The result being that the political landscape is increasingly turning more murkier, turbulent, chaotic, confused, frightening, directionless and darker seemingly without any sign of light at the end of the tunnel.
Significantly, such a situation is a great blessing for our political heavyweights, many of whom are known to be without any scruple. While such political haze facilitates the unscrupulous politicians to mislead the public with their false, fabulous, fabricated and fantastic tales to woo votes, such chaos and turbulence provide a huge cover for the powers that be to shield their huge failure in solving burning issues in the realm of ‘roti, kapda aur maakan‘.
With the issue of deportation of foreigners (Bangladeshis in the case of Assam) seemingly heading towards the dustbin of history, an observer may feel that New Delhi, perhaps under diktat from Nagpur, might have drawn up a roadmap to keep the Muslim Bangladeshi issue alive for all times to come.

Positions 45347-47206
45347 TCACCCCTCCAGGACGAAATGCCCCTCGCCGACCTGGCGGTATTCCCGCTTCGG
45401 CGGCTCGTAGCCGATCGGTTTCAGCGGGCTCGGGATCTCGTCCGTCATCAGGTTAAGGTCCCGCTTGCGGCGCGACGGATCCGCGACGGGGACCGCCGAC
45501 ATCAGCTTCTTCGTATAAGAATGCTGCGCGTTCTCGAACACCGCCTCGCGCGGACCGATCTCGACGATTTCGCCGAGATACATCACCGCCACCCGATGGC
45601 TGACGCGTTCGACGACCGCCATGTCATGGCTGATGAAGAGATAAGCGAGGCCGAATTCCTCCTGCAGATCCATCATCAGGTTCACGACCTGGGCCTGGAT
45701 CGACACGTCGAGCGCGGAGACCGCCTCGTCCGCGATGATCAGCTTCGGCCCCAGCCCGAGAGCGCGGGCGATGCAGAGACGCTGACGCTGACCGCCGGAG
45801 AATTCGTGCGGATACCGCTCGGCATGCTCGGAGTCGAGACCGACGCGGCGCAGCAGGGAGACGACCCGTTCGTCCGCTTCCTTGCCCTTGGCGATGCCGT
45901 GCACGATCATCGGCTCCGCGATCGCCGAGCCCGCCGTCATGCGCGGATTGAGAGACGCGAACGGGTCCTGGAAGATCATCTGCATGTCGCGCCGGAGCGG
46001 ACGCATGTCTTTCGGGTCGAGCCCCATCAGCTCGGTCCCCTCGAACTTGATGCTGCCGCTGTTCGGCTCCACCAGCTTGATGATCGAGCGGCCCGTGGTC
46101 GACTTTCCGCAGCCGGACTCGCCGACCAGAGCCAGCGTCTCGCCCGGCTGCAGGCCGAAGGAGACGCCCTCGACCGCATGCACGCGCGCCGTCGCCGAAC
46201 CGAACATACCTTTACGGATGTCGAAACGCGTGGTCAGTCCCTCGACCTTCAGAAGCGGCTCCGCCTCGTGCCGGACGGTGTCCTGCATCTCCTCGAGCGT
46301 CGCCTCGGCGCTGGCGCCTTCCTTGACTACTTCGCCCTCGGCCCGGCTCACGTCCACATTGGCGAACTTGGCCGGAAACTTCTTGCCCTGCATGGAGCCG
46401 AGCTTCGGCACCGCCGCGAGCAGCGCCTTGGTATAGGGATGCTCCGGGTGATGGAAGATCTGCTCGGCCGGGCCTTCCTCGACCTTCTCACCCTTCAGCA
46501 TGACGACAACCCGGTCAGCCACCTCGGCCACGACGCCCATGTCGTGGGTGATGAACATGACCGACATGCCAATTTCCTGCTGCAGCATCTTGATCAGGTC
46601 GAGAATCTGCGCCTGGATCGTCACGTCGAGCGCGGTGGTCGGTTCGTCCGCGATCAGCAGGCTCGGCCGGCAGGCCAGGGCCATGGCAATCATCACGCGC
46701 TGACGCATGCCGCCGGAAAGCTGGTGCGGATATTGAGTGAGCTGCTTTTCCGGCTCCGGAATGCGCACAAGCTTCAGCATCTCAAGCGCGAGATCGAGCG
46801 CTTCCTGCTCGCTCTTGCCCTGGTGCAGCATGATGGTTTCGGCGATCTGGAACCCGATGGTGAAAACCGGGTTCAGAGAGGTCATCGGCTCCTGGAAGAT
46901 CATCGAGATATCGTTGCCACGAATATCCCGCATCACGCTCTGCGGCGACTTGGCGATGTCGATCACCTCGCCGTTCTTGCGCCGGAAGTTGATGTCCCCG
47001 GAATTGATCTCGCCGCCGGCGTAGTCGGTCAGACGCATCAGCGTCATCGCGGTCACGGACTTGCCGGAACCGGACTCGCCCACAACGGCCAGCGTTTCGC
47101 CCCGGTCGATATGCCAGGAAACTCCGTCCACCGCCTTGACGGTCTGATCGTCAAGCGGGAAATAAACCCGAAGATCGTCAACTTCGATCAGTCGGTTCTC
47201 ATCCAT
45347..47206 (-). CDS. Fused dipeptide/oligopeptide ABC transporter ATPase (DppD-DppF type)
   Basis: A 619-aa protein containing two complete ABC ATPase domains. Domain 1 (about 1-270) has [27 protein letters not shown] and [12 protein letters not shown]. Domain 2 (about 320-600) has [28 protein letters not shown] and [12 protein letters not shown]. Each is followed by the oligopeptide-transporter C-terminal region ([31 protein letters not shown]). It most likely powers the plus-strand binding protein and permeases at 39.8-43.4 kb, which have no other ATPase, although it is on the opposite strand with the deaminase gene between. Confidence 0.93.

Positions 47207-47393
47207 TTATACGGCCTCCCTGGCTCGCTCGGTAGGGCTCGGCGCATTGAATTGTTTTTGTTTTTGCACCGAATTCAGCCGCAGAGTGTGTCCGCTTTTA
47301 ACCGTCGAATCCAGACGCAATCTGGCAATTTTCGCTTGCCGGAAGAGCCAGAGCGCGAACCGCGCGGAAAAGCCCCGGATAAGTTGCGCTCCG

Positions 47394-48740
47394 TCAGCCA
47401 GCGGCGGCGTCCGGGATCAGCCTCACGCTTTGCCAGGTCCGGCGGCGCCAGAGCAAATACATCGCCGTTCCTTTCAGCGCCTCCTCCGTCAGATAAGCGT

Lest one may find it difficult to comprehend, it may be worth repeating that after the new CAB to be introduced soon becomes and Act, only the Muslim Bangladeshis to be detected would legally be termed as foreigners.
And as stated above, this Muslim Bangladeshi lot may be retained and utilised by the saffron dispensation as an all-time political jack-pot to mobilise voters on the Hindu line.
Finally, will there be anyone left to care for the presently fragile demography, Assamese and the languages of the indigenous people, the existing trend of brotherhood and communal harmony among various communities and tribes of Assam, the greater Assamese society so painstakingly shaped and nurtured by Mahapurush Sankardeva or the Sattriya culture which constitute the fountainhead of the great cultural mosaic of Assam?
With political opportunism and rollicking material culture seemingly overshadowing all other aspects of the social fabric, the answer among those not belonging to the huge voiceless multitude seem to be “Who cares”.